DAA itself is under intense public scrutiny for compromising links with food industries and for the advice it dishes out. As with dietitians’ associations in other countries, DAA believes that dietitians are best-placed to dish out dietary advice to the public. Also like its sister organisations, it has a special antipathy towards doctors, such as Fettke, who give dietary advice that differs from industry-led dietary guidelines.
AHPRA appears to be actively working with dietitians against Fettke. In a public statement last year, the agency also spoke of the “expectation” that all doctors would give “appropriate” dietary advice.
Click here to read: Fettke: victim of a kangaroo court? Part 1
All that has added to global outrage at its action against Fettke. Legal experts have called AHPRA’s handling of the case against Fettke Kafkaesque and a real, live kangaroo court. Claire Deeks, enrolled barrister and solicitor of the High Court of New Zealand, said that Fettke was the victim of “gross injustice”.
Fettke gave a powerful submission to the Senate Inquiry into AHPRA’s complaints processes. He described bullying and harassment he experienced from doctor colleagues. He testified about the devastating effects of AHPRA’s investigation on him professionally and personally.
His wife, Belinda, initially became his “voice” and set up an I Support Gary Fettke Facebook Page to continue his views. Fettke has since bounced back from the initial shock of the ban and has now ignored it.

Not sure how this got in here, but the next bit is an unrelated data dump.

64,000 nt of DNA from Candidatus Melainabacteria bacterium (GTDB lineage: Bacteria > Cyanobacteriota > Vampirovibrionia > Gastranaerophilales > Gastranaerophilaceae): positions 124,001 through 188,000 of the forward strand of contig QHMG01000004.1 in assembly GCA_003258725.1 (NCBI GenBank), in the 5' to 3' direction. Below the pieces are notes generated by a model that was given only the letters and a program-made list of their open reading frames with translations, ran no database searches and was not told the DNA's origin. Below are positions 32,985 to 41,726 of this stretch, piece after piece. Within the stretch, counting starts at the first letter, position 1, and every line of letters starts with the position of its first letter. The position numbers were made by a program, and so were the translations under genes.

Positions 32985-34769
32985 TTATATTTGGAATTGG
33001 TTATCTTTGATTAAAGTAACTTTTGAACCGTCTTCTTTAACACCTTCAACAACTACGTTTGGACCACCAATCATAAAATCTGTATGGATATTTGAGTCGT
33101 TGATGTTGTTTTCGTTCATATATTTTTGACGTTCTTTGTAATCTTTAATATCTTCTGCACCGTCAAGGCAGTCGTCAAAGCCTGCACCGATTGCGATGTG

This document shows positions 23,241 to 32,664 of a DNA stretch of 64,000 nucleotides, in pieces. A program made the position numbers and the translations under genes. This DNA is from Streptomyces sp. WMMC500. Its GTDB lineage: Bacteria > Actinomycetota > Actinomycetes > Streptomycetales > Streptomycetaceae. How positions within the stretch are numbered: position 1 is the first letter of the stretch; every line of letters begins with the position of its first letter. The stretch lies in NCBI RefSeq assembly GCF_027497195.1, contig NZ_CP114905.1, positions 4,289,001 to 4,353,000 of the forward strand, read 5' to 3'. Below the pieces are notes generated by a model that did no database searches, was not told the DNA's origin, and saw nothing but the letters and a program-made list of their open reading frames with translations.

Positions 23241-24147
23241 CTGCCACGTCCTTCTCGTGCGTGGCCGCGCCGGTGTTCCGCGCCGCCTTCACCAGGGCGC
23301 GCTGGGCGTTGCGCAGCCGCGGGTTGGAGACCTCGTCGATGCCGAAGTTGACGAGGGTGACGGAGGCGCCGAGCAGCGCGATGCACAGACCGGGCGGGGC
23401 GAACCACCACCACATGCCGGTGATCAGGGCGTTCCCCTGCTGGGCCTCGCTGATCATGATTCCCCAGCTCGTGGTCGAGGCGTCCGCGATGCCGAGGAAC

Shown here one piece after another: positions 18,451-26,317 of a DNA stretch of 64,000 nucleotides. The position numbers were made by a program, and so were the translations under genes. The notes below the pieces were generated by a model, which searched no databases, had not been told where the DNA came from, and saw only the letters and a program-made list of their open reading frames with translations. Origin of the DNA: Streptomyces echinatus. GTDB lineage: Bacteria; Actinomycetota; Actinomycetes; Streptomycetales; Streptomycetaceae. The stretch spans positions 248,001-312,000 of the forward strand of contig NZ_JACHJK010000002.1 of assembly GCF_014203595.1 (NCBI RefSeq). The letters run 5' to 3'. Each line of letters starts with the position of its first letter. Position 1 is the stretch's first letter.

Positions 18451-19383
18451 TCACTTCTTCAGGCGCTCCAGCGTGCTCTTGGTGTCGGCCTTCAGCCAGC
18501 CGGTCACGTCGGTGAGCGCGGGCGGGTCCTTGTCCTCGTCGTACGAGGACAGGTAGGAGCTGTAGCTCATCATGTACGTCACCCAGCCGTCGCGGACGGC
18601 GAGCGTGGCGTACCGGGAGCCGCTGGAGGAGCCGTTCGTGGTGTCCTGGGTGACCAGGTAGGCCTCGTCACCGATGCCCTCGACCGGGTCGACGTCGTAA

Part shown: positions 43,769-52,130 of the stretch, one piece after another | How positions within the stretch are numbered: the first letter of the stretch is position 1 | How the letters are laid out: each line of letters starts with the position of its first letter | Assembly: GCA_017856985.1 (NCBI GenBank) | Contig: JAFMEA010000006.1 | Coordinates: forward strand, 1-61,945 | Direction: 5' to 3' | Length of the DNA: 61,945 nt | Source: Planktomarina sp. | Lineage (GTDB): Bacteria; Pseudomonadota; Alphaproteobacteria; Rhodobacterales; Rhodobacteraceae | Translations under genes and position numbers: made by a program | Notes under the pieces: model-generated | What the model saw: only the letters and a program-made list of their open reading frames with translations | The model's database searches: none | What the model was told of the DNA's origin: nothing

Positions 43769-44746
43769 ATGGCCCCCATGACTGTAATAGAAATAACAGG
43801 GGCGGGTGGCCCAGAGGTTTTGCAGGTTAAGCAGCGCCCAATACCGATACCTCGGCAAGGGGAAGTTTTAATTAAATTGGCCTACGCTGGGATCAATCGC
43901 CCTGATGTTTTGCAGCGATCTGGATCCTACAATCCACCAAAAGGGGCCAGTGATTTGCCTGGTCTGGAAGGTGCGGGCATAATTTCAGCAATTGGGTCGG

Nutrition’s central role in health
However, he only did so after asking AHPRA to clarify the ban in detail. To date, AHPRA has not responded. As a result, Fettke continues to talk to patients about nutrition and to give presentations by invitation at conferences abroad.
— Alan Watson (@DietHeartNews) March 16, 2017
“If you don’t tell people that sound nutrition has a central role in their health, you are failing in your duty of care,” Fettke says.
He also says that he only ever talks to patients about the concepts of eating to prevent the worst complications of diabetes. And, of course, he only dispenses evidence-based advice. He does not give meal plans, he says. And when speaking to patients about nutrition, he usually uses the analogy of the right fuel in a vehicle’s engine.
Thus, the issue revolves around what AHPRA and Fettke consider the “right” or “appropriate” fuel.
The right fuel
“The fuel we have recommended for the past 40 years clearly isn’t working,” Fettke says. “I see patients every week who have to have bits of their anatomy amputated. I can’t wait for AHPRA to catch up with the science.”
“There is no question that your car will run more efficiently if you use the right fuel. After all, you wouldn’t put a little diesel in the petrol.”
Real food, by definition, is low-carb, healthy-fat, Fettke says. He tells patients to avoid sugar and highly processed foods and not to be afraid of healthy fats. If they need further information, he refers them to dietitians trained in optimum nutrition.
He dismisses out-of-hand the criticism of conflict of interest (COI) for referring patients to the Nutrition for Life dietitians’ clinic. He and Belinda set up the clinic in 2014 at significant personal expense: Aus$700,000.